15-18 March 2021
DESY
Europe/Berlin timezone

Tracking nerve-agent simulant decomposition in UiO-67 using in situ total scattering pair distribution function analysis

18 Mar 2021, 10:15
20m
https://desy.zoom.us/j/97188409324

https://desy.zoom.us/j/97188409324

Oral contribution Framework structures: MOFs, COFs, etc. Framework structures: MOFs, COFs, etc.

Speaker

Maxwell Terban (Max Planck Institute for Solid State Research, Heisenbergstr. 1, 70569 Stuttgart, Germany.)

Description

The ability to selectively take up and store gases is one of the promising properties of metal–organic frameworks (MOFs) already implemented for industrial applications. Judicious choice of secondary building units can allow for further catalyzing reactions with stored content; for example, much research is currently pursuing their use for filtration of chemical warfare agents. Recently, the Zr-based MOF UiO-67 was shown to effectively adsorb and decompose the nerve-agent simulant, dimethyl methylphosphonate (DMMP).

Various methods are available for probing the gas sorption and reaction pathway, but quantitative structural information on the localized binding is difficult to obtain. A better understanding of the binding behavior is necessary to improve the performance of these MOFs for chemical agent neutralization. Here, we demonstrate the quantitative tracking of both framework and binding component structures using in situ X-ray total scattering measurements of UiO-67 under DMMP exposure, pair distribution function analysis, and theoretical calculations. The adsorption and desorption of DMMP within the pores, association with linker-deficient Zr6 cores, and decomposition to irreversibly bound methyl methylphosphonate were directly observed and analyzed with atomic resolution.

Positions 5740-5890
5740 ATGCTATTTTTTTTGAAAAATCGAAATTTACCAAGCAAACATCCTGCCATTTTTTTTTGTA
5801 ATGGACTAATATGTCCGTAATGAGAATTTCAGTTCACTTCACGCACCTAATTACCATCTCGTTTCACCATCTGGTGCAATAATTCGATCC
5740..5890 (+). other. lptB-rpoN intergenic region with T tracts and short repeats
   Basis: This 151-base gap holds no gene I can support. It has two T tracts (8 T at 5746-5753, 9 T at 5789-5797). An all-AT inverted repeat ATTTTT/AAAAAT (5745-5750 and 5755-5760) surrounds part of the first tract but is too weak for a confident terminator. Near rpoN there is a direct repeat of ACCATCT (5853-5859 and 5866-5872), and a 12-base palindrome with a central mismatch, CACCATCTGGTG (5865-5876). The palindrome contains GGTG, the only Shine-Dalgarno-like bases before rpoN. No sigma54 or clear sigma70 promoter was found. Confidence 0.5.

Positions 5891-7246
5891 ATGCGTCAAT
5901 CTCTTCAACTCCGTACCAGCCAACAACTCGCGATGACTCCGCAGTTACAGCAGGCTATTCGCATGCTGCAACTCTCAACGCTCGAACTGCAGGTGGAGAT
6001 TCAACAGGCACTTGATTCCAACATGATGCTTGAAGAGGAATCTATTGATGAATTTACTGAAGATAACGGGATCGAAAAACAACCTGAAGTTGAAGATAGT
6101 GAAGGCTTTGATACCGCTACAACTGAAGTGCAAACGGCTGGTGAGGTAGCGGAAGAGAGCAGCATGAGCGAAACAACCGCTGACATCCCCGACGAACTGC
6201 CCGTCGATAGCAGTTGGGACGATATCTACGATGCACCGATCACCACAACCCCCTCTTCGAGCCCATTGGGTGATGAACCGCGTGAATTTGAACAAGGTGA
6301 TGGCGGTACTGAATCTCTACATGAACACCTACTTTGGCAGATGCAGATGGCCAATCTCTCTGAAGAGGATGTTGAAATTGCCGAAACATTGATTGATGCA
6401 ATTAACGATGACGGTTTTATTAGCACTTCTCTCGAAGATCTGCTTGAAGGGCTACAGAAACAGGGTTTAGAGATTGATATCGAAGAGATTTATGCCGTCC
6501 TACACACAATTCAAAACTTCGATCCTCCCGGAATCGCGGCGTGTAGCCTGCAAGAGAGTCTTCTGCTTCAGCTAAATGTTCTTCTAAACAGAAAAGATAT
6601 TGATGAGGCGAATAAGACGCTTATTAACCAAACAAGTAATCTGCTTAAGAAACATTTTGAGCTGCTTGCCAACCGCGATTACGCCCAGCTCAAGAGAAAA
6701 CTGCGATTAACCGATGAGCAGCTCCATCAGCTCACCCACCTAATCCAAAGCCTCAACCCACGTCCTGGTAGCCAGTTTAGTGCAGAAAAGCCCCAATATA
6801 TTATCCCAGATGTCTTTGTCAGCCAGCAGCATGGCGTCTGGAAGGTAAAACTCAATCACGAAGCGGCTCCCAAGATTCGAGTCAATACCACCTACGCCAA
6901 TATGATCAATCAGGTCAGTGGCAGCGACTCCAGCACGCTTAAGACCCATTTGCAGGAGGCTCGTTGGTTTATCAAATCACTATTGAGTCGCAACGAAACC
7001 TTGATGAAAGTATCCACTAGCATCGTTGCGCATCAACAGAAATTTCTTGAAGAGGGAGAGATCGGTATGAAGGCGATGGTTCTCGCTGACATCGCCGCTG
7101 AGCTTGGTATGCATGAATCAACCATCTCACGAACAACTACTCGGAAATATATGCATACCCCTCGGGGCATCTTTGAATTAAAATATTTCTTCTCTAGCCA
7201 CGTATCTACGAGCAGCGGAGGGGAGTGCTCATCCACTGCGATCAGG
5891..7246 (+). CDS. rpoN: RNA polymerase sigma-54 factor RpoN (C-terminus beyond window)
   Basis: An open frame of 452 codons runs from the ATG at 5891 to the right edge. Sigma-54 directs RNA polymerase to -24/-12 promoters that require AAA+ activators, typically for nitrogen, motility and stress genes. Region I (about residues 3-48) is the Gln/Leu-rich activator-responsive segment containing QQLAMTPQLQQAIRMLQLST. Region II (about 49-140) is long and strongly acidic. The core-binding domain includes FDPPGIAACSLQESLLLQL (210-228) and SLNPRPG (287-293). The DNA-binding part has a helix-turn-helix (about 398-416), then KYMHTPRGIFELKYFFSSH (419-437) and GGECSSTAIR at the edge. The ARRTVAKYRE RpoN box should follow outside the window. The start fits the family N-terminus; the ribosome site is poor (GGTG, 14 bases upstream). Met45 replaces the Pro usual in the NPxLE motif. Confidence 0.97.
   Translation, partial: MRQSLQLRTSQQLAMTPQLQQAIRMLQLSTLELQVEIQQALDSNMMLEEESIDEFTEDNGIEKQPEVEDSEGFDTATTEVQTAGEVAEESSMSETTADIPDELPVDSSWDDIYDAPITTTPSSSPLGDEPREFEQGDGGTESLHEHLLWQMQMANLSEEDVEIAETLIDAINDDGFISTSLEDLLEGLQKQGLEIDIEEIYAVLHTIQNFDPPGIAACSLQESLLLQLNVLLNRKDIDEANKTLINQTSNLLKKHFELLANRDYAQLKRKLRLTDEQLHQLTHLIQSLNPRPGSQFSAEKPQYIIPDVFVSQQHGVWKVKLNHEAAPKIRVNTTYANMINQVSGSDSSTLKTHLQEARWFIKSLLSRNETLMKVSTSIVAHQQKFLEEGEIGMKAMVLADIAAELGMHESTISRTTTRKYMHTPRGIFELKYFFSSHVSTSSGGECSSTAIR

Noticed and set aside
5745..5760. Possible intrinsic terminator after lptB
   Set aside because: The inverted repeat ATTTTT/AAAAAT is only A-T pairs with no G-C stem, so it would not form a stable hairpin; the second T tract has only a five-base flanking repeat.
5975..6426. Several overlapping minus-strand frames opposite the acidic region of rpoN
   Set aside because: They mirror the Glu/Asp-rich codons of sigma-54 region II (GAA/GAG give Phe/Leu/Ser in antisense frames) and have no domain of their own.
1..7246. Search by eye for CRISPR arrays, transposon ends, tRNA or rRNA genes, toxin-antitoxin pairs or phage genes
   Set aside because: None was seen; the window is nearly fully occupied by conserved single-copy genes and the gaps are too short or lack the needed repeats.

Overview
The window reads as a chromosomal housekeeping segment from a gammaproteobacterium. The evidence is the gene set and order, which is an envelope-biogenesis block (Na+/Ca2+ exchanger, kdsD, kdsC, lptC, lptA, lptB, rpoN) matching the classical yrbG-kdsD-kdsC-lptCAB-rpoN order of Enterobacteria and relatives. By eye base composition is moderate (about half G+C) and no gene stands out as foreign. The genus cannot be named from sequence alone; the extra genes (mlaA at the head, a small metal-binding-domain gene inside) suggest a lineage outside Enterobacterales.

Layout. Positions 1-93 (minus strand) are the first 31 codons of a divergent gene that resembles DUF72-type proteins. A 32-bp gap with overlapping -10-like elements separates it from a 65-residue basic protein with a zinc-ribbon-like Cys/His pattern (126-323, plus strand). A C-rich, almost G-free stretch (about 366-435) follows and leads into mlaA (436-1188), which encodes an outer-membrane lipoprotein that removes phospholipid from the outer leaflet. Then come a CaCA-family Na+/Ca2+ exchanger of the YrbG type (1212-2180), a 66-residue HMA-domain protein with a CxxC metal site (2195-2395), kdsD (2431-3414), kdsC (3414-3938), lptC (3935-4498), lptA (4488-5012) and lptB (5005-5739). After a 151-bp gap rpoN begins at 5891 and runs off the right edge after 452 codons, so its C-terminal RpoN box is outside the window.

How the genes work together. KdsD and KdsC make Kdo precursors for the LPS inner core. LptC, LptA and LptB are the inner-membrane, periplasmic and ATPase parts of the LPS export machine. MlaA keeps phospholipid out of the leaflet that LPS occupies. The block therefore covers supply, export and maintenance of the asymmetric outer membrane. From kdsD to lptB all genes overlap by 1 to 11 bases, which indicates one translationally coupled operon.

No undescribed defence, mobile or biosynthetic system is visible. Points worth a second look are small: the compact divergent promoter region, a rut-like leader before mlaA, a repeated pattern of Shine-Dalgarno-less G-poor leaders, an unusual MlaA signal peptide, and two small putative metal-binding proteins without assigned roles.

Going forward, wider access to powerful synchrotron beamlines and robust in situ capabilities will allow for comprehensive investigations into the structural implications of the full processing procedure from activation to adsorption, reaction, and re-activation. The procedures developed in this study could help guide further investigations into processes in other MOF/functional systems.

Primary author

Maxwell Terban (Max Planck Institute for Solid State Research, Heisenbergstr. 1, 70569 Stuttgart, Germany.)

Co-authors

Sanjit Ghose (National Synchrotron Light Source II, Brookhaven NationalLaboratory, Upton, New York, NY 11973, USA.) Anna Plonka (Department of Materials Science and Chemical Engineering, Stony Brook University, Stony Brook, New York,NY 11794, USA.) Diego Troya (Department of Chemistry, Virginia Tech, Blacksburg, VA 24061, USA.) Pavol Juhás (Computational Science Initiative, Brookhaven National Laboratory,Upton, New York, NY 11973, USA.) Robert Dinnebier (Max Planck Institute for Solid State Research, Heisenbergstr. 1, 70569 Stuttgart, Germany.) John Mahle (U.S. Army Combat Capabilities Development Command Chemical Biological Center, Aberdeen Proving Ground, MD21010, USA.) Wesley Gordon (U.S. Army Combat Capabilities Development Command Chemical Biological Center, Aberdeen Proving Ground, MD21010, USA.) Anatoly Frenkel (Department of Materials Science and Chemical Engineering, Stony Brook University, Stony Brook, New York,NY 11794, USA and Chemistry Division, Brookhaven National Laboratory, Upton, New York, NY 11973, USA.)

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